Havelock Artist Josh Lancaster takes on The Big Apple Project

Havelock Artist Josh Lancaster working on his big apple for the Hawke’s Bay Big Apple Project. Photo / Paul Taylor

The Big Apple Project is a mass participation public art trail event brought to Hastings by Arts Inc Heretaunga, Studio Benega and the Hawke’s Bay Arts Festival.

Josh Lancaster is one of 20 local artists who has been given a one cubic metre fibreglass apple to use as a blank canvas to create a unique apple sculpture.

Once complete, the apples will weave through Hastings, creating a fun, free art gallery from mid-August to October, before being put up in a public auction at the 2022 Hawke’s Bay Arts Festival.

Seven years ago, Lancaster moved away from creative advertising in Auckland and into the role of full-time artist in Hawke’s Bay.

The blank one cubic metre fibreglass apple before Josh Lancaster started working on his landscape. Photo / Supplied
The blank one cubic metre fibreglass apple before Josh Lancaster started working on his landscape. Photo / Supplied

Known for his acrylic landscapes on large canvases, Lancaster has had eight solo shows, but most of his work involves commissioned pieces.

The artist lives and works in his Havelock North home, surrounded by trees and overlooking a stream.

“It’s a beautiful and peaceful place to live and a wonderfully creative environment to paint in,” Lancaster said.

“I love painting the places that connect us and that help tells our story of the places we call home.”

Taking on The Big Apple Challenge, Lancaster has said he loves the challenge of an unusually shaped canvas.

Josh Lancaster planning out a panorama of Mt Erin popping up over a sea of apple trees in a Hastings orchard. Photo / Supplied
Josh Lancaster planning out a panorama of Mt Erin popping up over a sea of apple trees in a Hastings orchard. Photo / Supplied

Particularly in tackling a three-dimensional form, he really has to think about how the composition works.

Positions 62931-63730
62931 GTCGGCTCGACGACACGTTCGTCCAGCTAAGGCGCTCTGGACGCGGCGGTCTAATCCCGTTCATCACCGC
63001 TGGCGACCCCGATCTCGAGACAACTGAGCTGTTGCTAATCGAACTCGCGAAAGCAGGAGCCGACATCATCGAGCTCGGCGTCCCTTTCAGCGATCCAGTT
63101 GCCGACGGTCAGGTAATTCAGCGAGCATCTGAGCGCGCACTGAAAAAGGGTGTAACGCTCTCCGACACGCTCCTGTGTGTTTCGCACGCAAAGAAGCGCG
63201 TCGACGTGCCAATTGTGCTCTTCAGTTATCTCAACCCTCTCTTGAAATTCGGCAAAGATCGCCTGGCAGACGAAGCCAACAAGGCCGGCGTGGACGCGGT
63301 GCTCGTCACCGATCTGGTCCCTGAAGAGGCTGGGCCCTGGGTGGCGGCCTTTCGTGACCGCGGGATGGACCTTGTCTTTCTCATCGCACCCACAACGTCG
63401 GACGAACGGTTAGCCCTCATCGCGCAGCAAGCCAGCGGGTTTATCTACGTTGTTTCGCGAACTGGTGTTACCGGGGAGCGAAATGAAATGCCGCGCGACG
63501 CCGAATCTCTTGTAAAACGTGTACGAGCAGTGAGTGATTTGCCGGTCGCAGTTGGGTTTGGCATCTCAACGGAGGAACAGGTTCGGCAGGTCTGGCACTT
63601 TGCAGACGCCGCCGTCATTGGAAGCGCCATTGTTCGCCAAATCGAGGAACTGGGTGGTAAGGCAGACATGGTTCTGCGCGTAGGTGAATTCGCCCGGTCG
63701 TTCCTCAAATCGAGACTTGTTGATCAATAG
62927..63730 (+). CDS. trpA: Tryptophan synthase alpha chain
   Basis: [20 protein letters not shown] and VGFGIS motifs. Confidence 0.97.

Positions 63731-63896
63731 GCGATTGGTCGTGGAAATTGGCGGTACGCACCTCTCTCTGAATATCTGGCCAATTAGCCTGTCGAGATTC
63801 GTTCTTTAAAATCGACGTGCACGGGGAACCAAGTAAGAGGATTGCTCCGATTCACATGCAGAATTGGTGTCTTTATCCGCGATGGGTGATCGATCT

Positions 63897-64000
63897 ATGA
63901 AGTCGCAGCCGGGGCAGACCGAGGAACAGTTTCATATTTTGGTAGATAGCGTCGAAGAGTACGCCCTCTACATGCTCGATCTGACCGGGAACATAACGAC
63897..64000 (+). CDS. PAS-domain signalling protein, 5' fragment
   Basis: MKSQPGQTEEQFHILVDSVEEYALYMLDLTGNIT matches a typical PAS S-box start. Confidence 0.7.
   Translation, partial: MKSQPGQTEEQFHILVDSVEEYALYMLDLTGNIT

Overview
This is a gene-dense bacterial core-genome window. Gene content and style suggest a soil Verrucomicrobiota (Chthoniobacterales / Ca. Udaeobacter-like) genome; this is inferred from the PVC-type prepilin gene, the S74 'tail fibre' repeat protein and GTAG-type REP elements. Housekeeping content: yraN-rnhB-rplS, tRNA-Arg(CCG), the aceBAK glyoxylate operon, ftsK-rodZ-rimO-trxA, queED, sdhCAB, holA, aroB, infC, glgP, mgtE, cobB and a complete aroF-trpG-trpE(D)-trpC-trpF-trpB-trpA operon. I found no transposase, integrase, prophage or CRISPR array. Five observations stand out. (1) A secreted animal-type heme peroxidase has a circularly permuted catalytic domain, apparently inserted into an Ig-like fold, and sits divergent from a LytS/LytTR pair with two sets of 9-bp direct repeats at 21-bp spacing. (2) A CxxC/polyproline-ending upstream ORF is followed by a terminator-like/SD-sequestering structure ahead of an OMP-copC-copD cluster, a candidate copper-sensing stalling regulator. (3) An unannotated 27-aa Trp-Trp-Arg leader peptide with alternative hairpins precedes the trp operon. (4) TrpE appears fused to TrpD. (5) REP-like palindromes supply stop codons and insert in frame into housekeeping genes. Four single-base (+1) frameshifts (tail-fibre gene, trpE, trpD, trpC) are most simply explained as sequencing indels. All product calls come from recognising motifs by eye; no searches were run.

“Normally, I’d have four straight edges to frame a composition within, whereas an apple has none,” Lancaster said.

In the past, the artist has been asked to paint skateboards, woks, oars, guitars, violins, bike helmets and giant Easter eggs.

“Each has had its own challenges, but it has also resulted in a truly unique one-off piece.”

When asked why he applied to take on the Big Apple project, he said, “a super-sized fibreglass apple felt like a good thing I could add to that list”.

Josh Lancaster focuses on the details and composition of his big apple to make sure it looks just right. Photo / Paul Taylor
Josh Lancaster focuses on the details and composition of his big apple to make sure it looks just right. Photo / Paul Taylor

Lancaster’s plan is to paint an ‘epic’ panorama of Mt Erin popping up over a sea of apple trees in a Hastings orchard.

“Hawke’s Bay apples and I have quite a few things in common.”

“We like being outside, love a bit of sun, share an appreciation for trees and we are both lucky enough to be faced with this view every day,” the artist said.

Mount Erin is the dramatic backdrop for the apple orchards of Hastings.

“And although I can’t speak for the apples, the way its folds and ridges catch the afternoon sun always makes me happy.”

Lancaster and the other 19 artists must have their apples completed and delivered by July 31.

You can find out more information about The Big Apple Project at https://www.artsinc.co.nz/projects/the-big-apple-project/the-big-apple-project/